Transfer system offers benefits over pallets and rotary indexing

Rotary indexing table or pallet transfer system? Both options have their own advantages and in the past it has always been necessary to weigh these advantages against each other. However, a new system from Weiss is claimed to eliminate this dilemma and provide the best of both worlds.

Weiss says its alternative offering is faster, more precise and more reliable. These three promises are something that every special-purpose machine manufacturer likes to hear from the suppliers of transfer or indexing systems so that the benefits can be passed on to the customer. Every tenth of a second cycle time, every micrometre of positioning accuracy and every percentage point of machine availability is particularly important in automated assembly and test machines for high-volume production. Unfortunately, experience has shown that in some cases other things suffer in return. Quick cycle times may bring inaccuracies, precise positioning requires time, and sophisticated bespoke designs offering both can be temperamental .

Weiss claims to be breaking new ground and has transformed the principle of the rotary indexing table - with its speed, precision and reliability - into a linear assembly system. Customers' curiosity is heightened when, on closer inspection, they discover a component familiar to them - the cylindrical cam or scroll. The Weiss LS linear transfer system is, in principle, nothing other than a linear, modular, user-defined, extendable 'rotary' indexing table.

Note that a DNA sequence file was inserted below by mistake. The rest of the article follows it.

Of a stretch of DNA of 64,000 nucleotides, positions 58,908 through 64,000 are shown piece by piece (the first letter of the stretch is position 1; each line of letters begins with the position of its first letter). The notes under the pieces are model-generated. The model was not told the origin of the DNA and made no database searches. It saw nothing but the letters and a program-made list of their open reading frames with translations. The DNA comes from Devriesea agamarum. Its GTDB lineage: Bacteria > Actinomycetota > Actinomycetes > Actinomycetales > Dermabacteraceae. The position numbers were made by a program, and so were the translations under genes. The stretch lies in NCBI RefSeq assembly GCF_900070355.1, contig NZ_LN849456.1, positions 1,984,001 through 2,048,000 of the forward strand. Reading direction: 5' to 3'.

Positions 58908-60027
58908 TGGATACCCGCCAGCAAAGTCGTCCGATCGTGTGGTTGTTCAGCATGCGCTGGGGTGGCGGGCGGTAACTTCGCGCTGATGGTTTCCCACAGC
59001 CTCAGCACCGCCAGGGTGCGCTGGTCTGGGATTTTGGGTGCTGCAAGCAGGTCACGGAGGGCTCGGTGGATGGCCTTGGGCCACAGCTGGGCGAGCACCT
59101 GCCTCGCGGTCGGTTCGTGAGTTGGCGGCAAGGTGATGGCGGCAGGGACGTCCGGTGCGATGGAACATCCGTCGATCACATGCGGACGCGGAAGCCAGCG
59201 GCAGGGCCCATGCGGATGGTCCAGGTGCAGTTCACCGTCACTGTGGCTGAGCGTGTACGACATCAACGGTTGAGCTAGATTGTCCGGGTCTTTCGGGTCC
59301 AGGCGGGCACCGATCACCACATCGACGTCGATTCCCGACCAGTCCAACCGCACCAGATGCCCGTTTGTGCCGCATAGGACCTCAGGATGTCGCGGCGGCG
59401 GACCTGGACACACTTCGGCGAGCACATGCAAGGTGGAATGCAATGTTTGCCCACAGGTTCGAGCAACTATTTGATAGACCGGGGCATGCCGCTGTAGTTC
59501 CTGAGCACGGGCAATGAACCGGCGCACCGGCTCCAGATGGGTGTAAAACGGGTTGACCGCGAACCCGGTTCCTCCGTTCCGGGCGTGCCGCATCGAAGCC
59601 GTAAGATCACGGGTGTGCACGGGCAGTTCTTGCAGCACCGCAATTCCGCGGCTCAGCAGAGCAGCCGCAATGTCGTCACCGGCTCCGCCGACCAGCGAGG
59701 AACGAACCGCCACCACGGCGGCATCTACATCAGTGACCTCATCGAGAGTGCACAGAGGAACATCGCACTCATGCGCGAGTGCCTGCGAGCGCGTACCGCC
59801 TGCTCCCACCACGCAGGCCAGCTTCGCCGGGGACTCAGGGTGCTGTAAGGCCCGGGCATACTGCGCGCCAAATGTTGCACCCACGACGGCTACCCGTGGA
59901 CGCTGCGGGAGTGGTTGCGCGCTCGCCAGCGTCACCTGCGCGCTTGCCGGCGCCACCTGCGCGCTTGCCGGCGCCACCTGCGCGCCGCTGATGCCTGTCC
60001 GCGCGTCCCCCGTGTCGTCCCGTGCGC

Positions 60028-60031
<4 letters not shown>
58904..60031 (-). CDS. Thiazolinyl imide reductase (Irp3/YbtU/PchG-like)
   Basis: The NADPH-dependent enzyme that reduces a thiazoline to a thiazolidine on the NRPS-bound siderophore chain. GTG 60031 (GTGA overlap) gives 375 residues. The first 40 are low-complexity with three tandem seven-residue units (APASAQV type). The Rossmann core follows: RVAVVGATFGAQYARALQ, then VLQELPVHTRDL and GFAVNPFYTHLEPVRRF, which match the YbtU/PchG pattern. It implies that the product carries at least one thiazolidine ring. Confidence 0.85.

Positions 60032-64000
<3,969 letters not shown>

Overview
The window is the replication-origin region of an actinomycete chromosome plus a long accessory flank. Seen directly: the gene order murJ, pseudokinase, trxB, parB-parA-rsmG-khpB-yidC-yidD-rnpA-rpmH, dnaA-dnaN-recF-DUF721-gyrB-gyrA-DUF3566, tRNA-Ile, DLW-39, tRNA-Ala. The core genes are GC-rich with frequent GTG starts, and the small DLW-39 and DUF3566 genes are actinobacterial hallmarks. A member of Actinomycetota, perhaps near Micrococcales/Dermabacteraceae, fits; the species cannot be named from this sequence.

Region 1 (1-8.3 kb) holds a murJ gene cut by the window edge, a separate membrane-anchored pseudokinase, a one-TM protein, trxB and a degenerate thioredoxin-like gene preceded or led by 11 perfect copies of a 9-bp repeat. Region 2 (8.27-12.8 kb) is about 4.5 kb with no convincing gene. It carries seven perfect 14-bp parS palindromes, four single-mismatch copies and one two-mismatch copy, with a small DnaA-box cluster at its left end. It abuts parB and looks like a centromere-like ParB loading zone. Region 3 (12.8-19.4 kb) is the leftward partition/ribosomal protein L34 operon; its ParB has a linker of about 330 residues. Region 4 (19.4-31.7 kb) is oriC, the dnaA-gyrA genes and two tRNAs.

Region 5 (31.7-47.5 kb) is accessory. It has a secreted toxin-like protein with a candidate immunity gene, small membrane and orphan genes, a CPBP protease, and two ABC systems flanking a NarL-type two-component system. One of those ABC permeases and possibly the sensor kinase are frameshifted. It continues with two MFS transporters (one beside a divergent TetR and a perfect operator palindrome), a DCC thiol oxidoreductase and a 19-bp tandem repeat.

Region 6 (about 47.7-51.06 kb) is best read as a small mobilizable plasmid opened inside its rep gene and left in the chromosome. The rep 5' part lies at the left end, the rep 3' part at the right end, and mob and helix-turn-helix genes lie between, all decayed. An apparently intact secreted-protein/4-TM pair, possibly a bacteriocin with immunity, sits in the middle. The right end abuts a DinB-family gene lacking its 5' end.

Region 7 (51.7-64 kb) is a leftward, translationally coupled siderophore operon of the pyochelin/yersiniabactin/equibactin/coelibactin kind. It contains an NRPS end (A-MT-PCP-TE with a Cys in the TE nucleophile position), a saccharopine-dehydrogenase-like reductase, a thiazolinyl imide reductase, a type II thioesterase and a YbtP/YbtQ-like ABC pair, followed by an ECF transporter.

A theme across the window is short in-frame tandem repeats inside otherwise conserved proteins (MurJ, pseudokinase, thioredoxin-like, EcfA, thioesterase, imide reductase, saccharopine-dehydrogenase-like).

How it works

Two workpiece carriers are linked together to form a pair, which run using precision guide rollers on a central guide rail. The carrier pair, with its lateral roller bearings, is picked up by a cylindrical cam at the entrance to the carrier locking station. Here the linear system effectively mimics a rotary indexing table with all its associated advantages: fast indexing time, gentle but rapid acceleration and deceleration, and, above all, highly accurate positioning without the need for additional operations such as lift and locate stations.

Based on a 70mm indexing pitch, this principle enables up to 60 smooth cycles per minute. Although these features may well lie within the capabilities of a rotary indexing table, anyone who compares the fast 0.4s changeover time for the workpiece carrier with systems of similar linear geometry will recognise the advantages that Weiss can provide by 'straightening out the curve.' Another benefit of the cylindrical cam principal used on the LS system is the fact that there are no problems with tolerance build-up, which is a common issue on mechanically linked linear indexing systems.

A simple conveyor belt takes over the transportation of the carrier pairs between the individual locking stations. The distribution of tasks between cylindrical cam and conveyor belt facilitates different speeds within the line. In this way, for example, speed-regulated transport of the carrier pairs makes buffer conveyors largely unnecessary so that fewer workpiece carriers are required and installation of the system can be compact and more cost-effective.

What may sound difficult and complex when described in words is, in reality, a homogeneous, compact and easily accessible system - which was convincing enough for the Managing Director of Dorner Engineering.

This special-purpose machine manufacturer focuses on assembly and production engineering, with many customers across a wide range of industries including the automotive and component supply industry, electronics, measurement technology, packaging and food. Dorner has been working with Weiss for over ten years. A spokesman from Dorner says: "As a rule, clients often dictate which transfer system we should install in their plants. We quickly recognised the advantages of the Weiss linear transfer system, however, and were soon able to convince our customers that we should replace the traditional twin-belt pallet system with a linear transfer system from Weiss."